Interview with Nurse Cherish Samuel: On the Frontlines of COVID-19 Treatment in Lagos State, Nigeria

COVID-19 Africa Watch discusses the COVID-19 crisis in Nigeria and how people can stay safe with Cherish Samuel, a registered nurse working at a COVID-19 isolation and treatment center in Lagos State.

Interview

Key Takeaways

The following are a few of the main takeaways from COVID-19 Africa Watch’s conversation with Nurse Cherish Samuel, who works in the Eti-Osa COVID-19 Isolation and Treatment Centre in Lagos State, Nigeria:

  • The Eti-Osa Isolation Centre has a 76-bed ward and ten ICU beds. It was established as a public-private partnership and is “always full.”
  • Nurse Cherish urges Nigerians to get their information on COVID-19 from the Nigeria Centre for Disease Control (NCDC).
  • Citizens should protect themselves and others by maintaining social distance, wearing masks, and coughing into their arms, not the open air.
  • Nurse Cherish urges people to get tested if they show symptoms of COVID-19 – loss of the sense of smell or taste, coughing, and fever – and not to self-medicate.

The interview was conducted by John Schellhase, Associate Director for Global Market Development at the Milken Institute. A transcript is available below.

Transcript

Interviewer

My name is John Schellhase, and I’m an associate director for Global Market Development at the Milken Institute where I help manage our COVID-19 Africa Watch project, including our covid19africawatch.org website. The website is a hub of news, data, and analysis on the pandemics impacts in African countries. And we also covered the global response to those impacts.

I’m very pleased to be joined by Ms. Cherish Samuel who is a Registered Nurse working at the Eti-Osa Isolation Centre in Lago States, Nigeria. Nurse Cherish, thank you so much for joining me.

Nurse Cherish Samuel

Thank you, John. Thank you for having me.

Interviewer

Could you tell me a little bit about the center and when it was set up, how many staff you have, how many beds you have, et cetera?

Nurse Cherish Samuel

Thank you. The Eti-Osa Isolation Centre is a public private partnership between private organizations and the government that came together. So at the Centre, we have a 76 bed ward, with ten beds for our ICU.

Interviewer

And are you full currently or do you have capacity still?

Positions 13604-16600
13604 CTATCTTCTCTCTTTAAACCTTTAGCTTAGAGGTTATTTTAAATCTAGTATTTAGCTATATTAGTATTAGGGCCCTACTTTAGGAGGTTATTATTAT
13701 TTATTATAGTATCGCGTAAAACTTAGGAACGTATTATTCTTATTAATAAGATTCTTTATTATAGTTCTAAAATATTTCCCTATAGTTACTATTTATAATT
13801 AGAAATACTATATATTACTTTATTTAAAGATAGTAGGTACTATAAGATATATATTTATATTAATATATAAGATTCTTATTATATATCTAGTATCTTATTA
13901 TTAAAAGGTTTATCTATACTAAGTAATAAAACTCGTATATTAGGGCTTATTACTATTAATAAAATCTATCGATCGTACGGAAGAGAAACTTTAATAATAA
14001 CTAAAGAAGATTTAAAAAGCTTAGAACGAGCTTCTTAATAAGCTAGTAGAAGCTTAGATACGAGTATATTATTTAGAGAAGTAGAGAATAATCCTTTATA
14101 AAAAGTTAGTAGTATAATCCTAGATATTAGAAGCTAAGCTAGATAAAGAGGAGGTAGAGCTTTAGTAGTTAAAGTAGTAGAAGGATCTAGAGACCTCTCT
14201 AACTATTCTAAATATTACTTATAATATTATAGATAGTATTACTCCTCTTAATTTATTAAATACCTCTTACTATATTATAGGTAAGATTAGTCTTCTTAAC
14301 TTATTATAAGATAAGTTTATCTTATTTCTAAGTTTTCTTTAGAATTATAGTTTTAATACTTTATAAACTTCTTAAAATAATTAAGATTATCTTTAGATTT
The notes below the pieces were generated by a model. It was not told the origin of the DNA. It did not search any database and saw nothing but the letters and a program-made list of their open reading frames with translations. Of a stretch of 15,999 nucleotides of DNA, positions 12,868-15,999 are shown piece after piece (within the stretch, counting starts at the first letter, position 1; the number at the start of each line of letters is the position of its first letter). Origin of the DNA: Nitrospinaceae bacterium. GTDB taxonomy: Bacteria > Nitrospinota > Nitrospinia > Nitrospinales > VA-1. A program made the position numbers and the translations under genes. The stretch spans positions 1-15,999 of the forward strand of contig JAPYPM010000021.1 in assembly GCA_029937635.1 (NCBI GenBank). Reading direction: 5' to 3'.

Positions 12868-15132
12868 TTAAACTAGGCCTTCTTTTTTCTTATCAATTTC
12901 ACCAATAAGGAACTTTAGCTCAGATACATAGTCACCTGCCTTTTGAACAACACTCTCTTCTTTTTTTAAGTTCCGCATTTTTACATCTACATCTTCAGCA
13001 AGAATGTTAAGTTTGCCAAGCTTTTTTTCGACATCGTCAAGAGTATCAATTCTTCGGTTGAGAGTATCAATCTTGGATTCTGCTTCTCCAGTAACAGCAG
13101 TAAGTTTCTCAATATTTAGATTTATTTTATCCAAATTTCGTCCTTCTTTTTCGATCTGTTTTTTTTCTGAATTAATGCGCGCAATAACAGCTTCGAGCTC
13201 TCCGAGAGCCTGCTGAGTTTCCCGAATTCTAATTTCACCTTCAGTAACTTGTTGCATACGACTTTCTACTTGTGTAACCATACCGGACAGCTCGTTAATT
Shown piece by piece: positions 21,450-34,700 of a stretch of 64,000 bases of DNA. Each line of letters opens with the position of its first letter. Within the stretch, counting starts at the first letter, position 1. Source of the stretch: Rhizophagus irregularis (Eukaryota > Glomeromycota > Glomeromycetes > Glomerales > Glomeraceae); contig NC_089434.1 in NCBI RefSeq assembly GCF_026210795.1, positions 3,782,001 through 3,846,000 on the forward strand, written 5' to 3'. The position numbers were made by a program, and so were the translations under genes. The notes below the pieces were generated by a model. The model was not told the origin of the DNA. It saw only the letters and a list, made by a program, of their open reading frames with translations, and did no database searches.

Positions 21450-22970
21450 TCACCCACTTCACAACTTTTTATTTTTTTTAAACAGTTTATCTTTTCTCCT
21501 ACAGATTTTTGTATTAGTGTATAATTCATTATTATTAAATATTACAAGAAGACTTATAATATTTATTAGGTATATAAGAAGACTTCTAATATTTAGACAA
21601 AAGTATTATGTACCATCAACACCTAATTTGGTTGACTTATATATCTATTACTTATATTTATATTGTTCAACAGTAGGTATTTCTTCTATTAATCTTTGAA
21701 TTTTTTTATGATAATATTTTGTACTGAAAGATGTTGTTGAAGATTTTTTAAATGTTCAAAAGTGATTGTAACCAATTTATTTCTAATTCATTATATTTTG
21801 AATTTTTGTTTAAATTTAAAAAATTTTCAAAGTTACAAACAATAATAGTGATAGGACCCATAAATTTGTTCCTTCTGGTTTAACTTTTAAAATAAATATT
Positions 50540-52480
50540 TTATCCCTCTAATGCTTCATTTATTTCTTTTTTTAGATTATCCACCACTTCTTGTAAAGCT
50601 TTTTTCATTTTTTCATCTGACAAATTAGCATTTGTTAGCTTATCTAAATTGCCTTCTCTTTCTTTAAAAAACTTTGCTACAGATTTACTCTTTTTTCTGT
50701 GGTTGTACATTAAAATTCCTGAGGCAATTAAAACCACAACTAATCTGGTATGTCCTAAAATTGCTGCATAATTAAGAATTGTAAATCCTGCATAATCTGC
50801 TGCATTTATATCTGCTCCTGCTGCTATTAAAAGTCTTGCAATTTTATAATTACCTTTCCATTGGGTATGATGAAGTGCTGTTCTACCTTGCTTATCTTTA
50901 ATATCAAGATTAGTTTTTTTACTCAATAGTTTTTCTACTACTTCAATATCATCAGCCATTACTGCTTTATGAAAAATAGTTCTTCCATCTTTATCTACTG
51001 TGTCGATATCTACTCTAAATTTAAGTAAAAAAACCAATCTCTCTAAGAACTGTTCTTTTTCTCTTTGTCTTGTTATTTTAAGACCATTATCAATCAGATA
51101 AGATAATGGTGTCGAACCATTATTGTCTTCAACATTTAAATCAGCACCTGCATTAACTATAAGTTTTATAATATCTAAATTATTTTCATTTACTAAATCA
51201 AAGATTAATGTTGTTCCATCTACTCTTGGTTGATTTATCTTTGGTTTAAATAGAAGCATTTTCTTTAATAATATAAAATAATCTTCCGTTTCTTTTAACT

Nurse Cherish Samuel

We are always, always full.

Interviewer

And so you’re seeing COVID-19 patients every day. What is that like?

Nurse Cherish Samuel

COVID-19 was something no one had actually prepared for. We were not prepared for something like this. Even when I try to explain something like this in my practice, I don’t know how to express something like this. It’s quite overwhelming. But we try as much as possible as case workers, because it is our responsibility, to care for the sick. So we try as much as possible to take care of these people, but it is quite overwhelming.

Interviewer

What would you say to the man or woman on the street about what they need to know about how to keep them safe themselves safe and to keep their fellow citizens safe as well?

Nurse Cherish Samuel

Understand that it is difficult for most Nigerian citizens to trust their government, but in a situation like this, the government will not lie to our citizens. They will not play with our lives. Whatever the government is saying is the truth.


Nurse Cherish Samuel in her personal protective equipment. Photo credit: Cherish Samuel. Used by permission. All rights reserved. 

“Listen to the CDC, maintain social distance, continue hand washing, use your mask as much as possible when going out.”

So I understand these citizens—when I go online and I sensitize people about COVID-19, and I get a lot of people telling me, ‘Oh, COVID-19 is not real. You’re making up numbers.’ But I understand the government has nothing to gain from padding numbers, so if there is anything I would tell the citizens, it is for them to be responsible. Remain responsible. Maintain the social distance specified by the government. Listen to NCDC. That’s the official government agency in charge of COVID-19 information. So any information that doesn’t come from CDC, that may not be true. So listen to the CDC, maintain social distance, continue hand washing, use your mask as much as possible when going out. Maintain coughing etiquette. Instead of coughing into an open space, you can actually cough into your elbow to protect others. And please, please, please, please, be safe.